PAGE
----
I write fiction—short stories, novels, and children’s books and stories—as well as poetry and non-fiction. When publishing my fiction, I use the pen name, Alicia Tycho. Otherwise, I publish under my business name, Alice H. Dunn or occasionally Alice Henderson Dunn.
My short stories are usually slice-of-life with a lesson or moral. For example, “A Piano for Margot” is the story of a child whose parents reluctantly realized that their daughter had natural talent and a strong desire to use it but needed her own piano to develop skill.
My children’s books teach about animals through the eyes of children. Lennis is the protagonist in all of them, first as a four-year-old who helps his mother control the snail population in their yard and learns about them in the process. I illustrated that book myself using my elementary school art skills in water color. The results looked pretty good to me. In Summer Visitors, Lennis, at eleven, discovers owls nesting in the fireplace clean-out and becomes their caregiver. He makes a detailed study of owls while becoming their friends. I’m reworking a book that fits between in which Lennis learns about bats, and I’m still researching for his second grade study of dinosaurs.
My novels, Il Prato and Wheeling a Suitcase Coast-to-Coast, are literary and adventure, respectively. The themes of Il Prato are honoring a pioneer ancestor, living a life that supports family and community, and building international relationships. The themes of Wheeling a Suitcase Coast-to-Coast are completing a coast-to-coast trek, discovering faith, and finding a spouse.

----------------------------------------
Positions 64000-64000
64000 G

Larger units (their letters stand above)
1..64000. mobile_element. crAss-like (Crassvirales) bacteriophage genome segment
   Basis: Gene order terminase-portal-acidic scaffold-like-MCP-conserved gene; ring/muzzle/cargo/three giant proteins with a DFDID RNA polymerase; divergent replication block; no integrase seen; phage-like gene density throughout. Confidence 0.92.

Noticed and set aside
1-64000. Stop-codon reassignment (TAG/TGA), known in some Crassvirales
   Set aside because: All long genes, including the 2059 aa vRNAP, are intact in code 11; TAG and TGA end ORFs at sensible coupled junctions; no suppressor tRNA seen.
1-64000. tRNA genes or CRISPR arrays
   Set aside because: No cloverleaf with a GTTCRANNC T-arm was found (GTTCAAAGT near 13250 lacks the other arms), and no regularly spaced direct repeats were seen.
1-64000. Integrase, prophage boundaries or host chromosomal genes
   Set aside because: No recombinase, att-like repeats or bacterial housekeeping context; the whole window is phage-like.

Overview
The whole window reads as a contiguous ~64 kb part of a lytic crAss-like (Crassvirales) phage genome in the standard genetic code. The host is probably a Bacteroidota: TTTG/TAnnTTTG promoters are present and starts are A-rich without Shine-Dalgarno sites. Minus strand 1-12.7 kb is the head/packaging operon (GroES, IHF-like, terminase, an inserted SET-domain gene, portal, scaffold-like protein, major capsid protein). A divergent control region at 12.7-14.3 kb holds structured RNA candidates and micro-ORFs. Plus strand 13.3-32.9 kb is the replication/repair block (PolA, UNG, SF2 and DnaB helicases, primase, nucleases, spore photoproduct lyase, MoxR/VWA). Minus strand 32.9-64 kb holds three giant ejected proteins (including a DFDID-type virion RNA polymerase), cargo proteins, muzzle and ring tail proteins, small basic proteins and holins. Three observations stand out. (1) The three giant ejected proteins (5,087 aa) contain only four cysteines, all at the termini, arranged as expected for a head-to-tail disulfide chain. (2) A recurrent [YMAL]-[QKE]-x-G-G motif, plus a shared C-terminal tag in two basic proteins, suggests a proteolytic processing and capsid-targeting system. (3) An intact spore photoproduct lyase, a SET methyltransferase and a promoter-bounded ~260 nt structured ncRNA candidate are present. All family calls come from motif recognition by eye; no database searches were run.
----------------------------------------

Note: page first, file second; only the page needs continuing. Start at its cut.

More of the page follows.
Poetry is my way of honing word skills while expressing my deepest feelings as succinctly as I can. I have won prizes for my humorous poems, imagine that! And I have published a chapbook of some of my poems.
Non-fiction rewards me in dollars. I get out and interview people, tell their stories in the most literary way I can, and wonder why readers choose to read them in preference to my more imaginative work. Some of my articles are family history, and I have published two full-length family history books. I'm also wont to write about things I do, such as growing a garden or traveling.
I can’t remember when I didn’t invent stories and poems, and I began writing them down as early as second grade. I began to be really motivated to write seriously when I was asked to direct short vignettes. Scripts had to be written before they could be produced, and I was elected. It was a thrill when I won my first prize for something I wrote, but perhaps that first check for a published article was my biggest thrill so far. Imagine my joy at the publication of one of my books! I’m excited when anyone reads what I write, especially if they appear to enjoy it.
I hope my readers will learn something from what I write, find cause to think (after all, teaching was my first profession) and also be entertained—even though I have to dig deep to write humor.